Educational and health outcomes of children and adolescents receiving antidepressant medication: Scotland-wide retrospective record linkage cohort study of 766 237 schoolchildren

Fleming, M. , Fitton, C., Steiner, M. F.C., McLay, J. S., Clark, D., King, A., Mackay, D. F. and Pell, J. P. (2020) Educational and health outcomes of children and adolescents receiving antidepressant medication: Scotland-wide retrospective record linkage cohort study of 766 237 schoolchildren. International Journal of Epidemiology, 49(4), pp. 1380-1391. (doi: 10.1093/ije/dyaa002) (PMID:32073627) (PMCID:PMC7660154)

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Abstract

Background: Childhood depression is relatively common, under-researched and can impact social and cognitive function and self-esteem. Methods: Record linkage of routinely collected Scotland-wide administrative databases covering prescriptions [prescribing information system (PIS)], hospitalizations (Scottish Morbidity Records 01 and 04), maternity records (Scottish Morbidity Records 02), deaths (National Records of Scotland), annual pupil census, school absences/exclusions, special educational needs (Scottish Exchange of Educational Data; ScotXed), examinations (Scottish Qualifications Authority) and (un)employment (ScotXed) provided data on 766 237 children attending Scottish schools between 2009 and 2013 inclusively. We compared educational and health outcomes of children receiving antidepressant medication with their peers, adjusting for confounders (socio-demographic, maternity and comorbidity) and explored effect modifiers and mediators. Results: Compared with peers, children receiving antidepressants were more likely to be absent [adjusted incidence rate ratio (IRR) 1.90, 95% confidence interval (CI) 1.85–1.95] or excluded (adjusted IRR 1.48, 95% CI 1.29–1.69) from school, have special educational needs [adjusted odds ratio (OR) 1.77, 95% CI 1.65–1.90], have the lowest level of academic attainment (adjusted OR 3.00, 95% CI 2.51–3.58) and be unemployed after leaving school (adjusted OR 1.88, 95% CI 1.71–2.08). They had increased hospitalization [adjusted hazard ratio (HR) 2.07, 95% CI 1.98–2.18] and mortality (adjusted HR 2.73, 95% CI 1.73–4.29) over 5 years’ follow-up. Higher absenteeism partially explained poorer attainment and unemployment. Treatment with antidepressants was less common among boys than girls (0.5% vs 1.0%) but the associations with special educational need and unemployment were stronger in boys. Conclusions: Children receiving antidepressants fare worse than their peers across a wide range of education and health outcomes. Interventions to reduce absenteeism or mitigate its effects should be investigated.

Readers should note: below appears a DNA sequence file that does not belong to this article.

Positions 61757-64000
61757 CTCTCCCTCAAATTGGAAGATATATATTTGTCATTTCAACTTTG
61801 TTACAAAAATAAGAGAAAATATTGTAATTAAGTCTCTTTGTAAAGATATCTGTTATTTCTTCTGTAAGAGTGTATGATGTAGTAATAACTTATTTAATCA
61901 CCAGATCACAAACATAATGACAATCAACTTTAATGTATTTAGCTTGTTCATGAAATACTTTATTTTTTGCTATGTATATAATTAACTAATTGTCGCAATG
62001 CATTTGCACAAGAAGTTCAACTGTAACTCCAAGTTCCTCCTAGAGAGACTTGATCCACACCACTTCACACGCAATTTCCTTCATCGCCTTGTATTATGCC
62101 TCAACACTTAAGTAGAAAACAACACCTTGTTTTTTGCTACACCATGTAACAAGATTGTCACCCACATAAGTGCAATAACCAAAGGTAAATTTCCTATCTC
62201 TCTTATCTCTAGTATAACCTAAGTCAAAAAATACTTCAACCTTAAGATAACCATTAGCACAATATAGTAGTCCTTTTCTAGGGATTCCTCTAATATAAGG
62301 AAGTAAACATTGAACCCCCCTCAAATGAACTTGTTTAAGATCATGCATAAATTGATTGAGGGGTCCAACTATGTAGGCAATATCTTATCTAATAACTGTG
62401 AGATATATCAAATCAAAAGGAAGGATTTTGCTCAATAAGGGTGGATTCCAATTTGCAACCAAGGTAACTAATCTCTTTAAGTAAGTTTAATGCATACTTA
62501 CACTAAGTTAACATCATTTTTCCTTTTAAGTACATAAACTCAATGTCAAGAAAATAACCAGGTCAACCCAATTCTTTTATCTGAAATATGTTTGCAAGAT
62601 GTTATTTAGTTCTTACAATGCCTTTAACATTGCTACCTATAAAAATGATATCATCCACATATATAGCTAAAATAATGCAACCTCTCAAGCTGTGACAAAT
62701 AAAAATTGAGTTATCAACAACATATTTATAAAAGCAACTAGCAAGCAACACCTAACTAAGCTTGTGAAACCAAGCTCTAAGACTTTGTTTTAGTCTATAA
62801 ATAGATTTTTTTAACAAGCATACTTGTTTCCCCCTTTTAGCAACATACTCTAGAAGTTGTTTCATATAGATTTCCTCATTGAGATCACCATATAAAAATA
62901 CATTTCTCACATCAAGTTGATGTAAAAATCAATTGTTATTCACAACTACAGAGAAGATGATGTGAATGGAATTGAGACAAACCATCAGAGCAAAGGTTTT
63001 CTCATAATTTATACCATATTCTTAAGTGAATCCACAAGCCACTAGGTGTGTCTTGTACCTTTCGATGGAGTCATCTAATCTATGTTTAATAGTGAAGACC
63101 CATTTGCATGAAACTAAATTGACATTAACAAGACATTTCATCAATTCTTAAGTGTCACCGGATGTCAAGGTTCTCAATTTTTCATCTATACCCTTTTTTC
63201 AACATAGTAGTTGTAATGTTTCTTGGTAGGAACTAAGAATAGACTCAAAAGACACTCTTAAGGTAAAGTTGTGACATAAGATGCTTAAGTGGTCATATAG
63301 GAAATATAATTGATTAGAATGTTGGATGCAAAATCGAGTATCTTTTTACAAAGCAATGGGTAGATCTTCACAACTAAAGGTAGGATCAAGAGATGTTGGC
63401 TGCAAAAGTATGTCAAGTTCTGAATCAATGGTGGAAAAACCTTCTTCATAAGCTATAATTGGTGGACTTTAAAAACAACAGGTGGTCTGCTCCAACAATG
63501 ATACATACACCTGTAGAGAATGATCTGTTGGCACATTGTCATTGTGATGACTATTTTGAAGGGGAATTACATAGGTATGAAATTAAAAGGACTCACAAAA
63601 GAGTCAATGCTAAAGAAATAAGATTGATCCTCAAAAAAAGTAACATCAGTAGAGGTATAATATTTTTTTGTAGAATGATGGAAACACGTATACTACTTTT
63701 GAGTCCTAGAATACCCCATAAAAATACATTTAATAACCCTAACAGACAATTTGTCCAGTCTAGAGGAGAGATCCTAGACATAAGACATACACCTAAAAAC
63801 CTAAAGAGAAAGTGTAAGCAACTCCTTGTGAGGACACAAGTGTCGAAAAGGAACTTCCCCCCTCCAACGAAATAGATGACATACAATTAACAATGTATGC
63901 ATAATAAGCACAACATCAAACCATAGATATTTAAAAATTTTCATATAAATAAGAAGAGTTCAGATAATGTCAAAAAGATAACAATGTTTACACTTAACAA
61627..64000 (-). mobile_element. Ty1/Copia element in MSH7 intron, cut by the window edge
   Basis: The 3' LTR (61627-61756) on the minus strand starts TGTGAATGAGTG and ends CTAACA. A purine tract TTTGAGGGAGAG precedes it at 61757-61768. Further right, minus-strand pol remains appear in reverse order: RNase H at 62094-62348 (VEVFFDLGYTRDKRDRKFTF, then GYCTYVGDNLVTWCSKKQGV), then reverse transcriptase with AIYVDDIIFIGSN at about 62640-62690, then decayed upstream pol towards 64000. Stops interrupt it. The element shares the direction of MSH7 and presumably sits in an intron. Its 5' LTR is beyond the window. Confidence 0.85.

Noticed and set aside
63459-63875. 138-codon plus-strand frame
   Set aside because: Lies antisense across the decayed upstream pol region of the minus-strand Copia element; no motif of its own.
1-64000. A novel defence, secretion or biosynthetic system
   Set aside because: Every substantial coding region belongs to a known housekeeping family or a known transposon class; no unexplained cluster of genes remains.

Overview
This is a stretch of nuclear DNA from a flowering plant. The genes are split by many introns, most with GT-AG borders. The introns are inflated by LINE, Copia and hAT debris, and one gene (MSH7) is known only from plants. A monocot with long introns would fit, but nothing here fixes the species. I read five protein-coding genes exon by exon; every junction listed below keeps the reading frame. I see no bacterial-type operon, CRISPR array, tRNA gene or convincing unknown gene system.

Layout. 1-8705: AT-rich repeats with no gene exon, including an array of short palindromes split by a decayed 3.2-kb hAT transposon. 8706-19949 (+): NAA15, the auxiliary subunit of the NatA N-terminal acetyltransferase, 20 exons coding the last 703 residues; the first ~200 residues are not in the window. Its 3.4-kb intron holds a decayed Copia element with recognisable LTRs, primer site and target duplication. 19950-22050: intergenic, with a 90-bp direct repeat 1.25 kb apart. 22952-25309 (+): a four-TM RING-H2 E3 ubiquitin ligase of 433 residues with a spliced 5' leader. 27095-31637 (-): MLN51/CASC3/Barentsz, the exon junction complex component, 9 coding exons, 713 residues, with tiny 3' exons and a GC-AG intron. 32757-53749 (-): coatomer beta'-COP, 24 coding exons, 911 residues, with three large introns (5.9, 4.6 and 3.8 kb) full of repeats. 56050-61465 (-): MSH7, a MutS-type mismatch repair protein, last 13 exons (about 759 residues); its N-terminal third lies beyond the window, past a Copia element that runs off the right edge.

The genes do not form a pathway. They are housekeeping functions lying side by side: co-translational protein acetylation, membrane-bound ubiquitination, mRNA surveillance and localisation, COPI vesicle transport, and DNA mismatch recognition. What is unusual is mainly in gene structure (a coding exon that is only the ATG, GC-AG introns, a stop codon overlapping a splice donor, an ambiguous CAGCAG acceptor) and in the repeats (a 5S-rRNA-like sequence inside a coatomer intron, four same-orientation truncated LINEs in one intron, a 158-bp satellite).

Item Type:Articles
Status:Published
Refereed:Yes
Glasgow Author(s) Enlighten ID:Pell, Professor Jill and Mackay, Professor Daniel and Fleming, Dr Michael
Authors: Fleming, M., Fitton, C., Steiner, M. F.C., McLay, J. S., Clark, D., King, A., Mackay, D. F., and Pell, J. P.
College/School:College of Medical Veterinary and Life Sciences > Institute of Health and Wellbeing > Public Health
Journal Name:International Journal of Epidemiology
Publisher:Oxford University Press
ISSN:0300-5771
ISSN (Online):1464-3685
Published Online:19 February 2020
Copyright Holders:Copyright © 2020 The Authors
First Published:First published in International Journal of Epidemiology 49(4): 1380-1391
Publisher Policy:Reproduced under a Creative Commons license

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Project CodeAward NoProject NamePrincipal InvestigatorFunder's NameFunder RefLead Dept
303197Linking education and health data together to study relationships between various health factors and children's educational and health outcomesJill PellMedical Research Council (MRC)MR/S003800/1HW - Public Health